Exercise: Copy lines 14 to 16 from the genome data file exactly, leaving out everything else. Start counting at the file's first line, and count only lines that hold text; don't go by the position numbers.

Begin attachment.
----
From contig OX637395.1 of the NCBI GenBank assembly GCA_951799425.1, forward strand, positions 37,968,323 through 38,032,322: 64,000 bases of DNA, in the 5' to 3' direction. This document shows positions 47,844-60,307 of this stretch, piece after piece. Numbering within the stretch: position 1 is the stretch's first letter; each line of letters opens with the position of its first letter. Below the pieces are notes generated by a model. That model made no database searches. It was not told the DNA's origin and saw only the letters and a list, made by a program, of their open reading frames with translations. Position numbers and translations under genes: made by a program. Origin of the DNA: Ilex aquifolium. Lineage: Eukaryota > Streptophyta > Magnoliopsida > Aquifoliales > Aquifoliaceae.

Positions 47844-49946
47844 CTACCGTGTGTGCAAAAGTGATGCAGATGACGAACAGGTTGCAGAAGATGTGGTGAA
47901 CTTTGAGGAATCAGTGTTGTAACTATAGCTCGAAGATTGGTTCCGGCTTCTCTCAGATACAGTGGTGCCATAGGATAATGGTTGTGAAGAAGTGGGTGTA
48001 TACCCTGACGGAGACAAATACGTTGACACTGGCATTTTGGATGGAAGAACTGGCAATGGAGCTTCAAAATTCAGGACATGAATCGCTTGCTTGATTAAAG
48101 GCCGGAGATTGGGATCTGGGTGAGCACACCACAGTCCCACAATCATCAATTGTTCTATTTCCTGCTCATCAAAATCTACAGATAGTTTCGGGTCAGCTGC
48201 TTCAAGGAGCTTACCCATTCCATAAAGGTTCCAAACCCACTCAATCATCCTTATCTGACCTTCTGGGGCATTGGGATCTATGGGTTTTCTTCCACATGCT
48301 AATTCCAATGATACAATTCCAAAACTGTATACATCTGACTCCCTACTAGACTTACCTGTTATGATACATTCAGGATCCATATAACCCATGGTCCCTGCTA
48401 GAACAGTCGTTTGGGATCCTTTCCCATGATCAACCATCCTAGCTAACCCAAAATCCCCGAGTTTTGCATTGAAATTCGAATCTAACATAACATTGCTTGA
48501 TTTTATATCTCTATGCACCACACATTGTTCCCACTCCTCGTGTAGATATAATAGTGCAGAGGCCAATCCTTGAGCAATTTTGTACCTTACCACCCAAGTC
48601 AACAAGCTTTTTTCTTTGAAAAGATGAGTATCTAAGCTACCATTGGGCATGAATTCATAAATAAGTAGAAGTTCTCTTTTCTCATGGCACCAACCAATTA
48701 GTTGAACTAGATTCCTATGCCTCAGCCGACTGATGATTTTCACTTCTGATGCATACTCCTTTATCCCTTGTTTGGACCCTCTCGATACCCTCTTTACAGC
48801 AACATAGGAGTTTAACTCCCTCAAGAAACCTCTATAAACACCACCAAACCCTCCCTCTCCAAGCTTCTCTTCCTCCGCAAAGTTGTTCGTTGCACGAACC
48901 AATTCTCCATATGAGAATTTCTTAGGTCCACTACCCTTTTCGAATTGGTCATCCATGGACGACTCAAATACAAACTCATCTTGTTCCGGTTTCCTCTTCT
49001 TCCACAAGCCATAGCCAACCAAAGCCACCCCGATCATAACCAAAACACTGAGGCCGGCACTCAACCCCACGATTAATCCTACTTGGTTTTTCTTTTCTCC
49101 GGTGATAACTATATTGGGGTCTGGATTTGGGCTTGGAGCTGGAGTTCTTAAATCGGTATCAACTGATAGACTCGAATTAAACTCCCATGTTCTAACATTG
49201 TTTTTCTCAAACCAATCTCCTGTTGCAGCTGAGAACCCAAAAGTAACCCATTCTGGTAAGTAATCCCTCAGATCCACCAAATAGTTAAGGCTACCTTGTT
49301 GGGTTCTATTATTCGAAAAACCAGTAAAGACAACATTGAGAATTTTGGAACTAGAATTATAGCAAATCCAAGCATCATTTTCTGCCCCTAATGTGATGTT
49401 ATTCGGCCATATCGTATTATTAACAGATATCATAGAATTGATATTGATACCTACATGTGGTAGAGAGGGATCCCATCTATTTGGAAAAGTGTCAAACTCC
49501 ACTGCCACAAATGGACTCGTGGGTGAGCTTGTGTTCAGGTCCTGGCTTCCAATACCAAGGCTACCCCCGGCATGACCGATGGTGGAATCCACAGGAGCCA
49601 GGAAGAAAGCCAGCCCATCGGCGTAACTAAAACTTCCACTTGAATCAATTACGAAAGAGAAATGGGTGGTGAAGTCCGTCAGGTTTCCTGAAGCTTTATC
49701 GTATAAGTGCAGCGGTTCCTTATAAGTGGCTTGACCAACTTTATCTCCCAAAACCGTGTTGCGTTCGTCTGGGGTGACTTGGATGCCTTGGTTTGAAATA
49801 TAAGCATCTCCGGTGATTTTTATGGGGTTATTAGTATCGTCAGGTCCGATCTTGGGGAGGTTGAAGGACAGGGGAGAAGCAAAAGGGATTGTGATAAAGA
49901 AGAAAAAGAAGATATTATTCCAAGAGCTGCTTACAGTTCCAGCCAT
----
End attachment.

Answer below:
48901 AATTCTCCATATGAGAATTTCTTAGGTCCACTACCCTTTTCGAATTGGTCATCCATGGACGACTCAAATACAAACTCATCTTGTTCCGGTTTCCTCTTCT
49001 TCCACAAGCCATAGCCAACCAAAGCCACCCCGATCATAACCAAAACACTGAGGCCGGCACTCAACCCCACGATTAATCCTACTTGGTTTTTCTTTTCTCC
49101 GGTGATAACTATATTGGGGTCTGGATTTGGGCTTGGAGCTGGAGTTCTTAAATCGGTATCAACTGATAGACTCGAATTAAACTCCCATGTTCTAACATTG